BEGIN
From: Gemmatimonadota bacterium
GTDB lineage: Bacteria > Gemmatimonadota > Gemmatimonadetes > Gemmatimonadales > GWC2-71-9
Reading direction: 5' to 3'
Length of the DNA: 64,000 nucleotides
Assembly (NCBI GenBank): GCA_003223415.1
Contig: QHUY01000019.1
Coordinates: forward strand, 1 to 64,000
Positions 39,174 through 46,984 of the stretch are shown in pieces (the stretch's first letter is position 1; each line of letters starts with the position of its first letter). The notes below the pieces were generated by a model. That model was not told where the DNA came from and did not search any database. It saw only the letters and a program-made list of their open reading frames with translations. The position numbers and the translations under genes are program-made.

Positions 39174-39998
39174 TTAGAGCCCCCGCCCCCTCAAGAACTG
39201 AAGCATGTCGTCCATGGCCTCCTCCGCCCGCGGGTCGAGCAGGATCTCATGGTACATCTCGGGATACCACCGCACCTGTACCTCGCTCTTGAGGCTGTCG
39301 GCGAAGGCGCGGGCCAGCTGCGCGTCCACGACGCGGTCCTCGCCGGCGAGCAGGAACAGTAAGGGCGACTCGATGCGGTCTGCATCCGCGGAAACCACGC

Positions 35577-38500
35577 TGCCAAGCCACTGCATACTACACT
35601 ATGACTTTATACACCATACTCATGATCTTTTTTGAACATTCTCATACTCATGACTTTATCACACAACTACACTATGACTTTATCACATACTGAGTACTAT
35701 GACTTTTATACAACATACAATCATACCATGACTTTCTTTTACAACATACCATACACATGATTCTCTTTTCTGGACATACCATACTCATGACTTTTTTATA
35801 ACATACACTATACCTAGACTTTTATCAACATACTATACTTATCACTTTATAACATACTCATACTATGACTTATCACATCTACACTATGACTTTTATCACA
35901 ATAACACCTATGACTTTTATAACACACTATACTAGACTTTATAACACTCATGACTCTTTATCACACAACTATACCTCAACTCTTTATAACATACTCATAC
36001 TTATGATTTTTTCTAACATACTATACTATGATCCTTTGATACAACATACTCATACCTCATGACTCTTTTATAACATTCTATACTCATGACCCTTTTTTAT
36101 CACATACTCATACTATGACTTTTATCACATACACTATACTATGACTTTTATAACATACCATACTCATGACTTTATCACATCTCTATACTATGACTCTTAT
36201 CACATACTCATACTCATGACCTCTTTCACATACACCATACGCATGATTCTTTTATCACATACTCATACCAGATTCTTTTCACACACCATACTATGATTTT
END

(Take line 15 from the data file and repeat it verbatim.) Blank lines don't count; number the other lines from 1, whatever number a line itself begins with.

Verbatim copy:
35601 ATGACTTTATACACCATACTCATGATCTTTTTTGAACATTCTCATACTCATGACTTTATCACACAACTACACTATGACTTTATCACATACTGAGTACTAT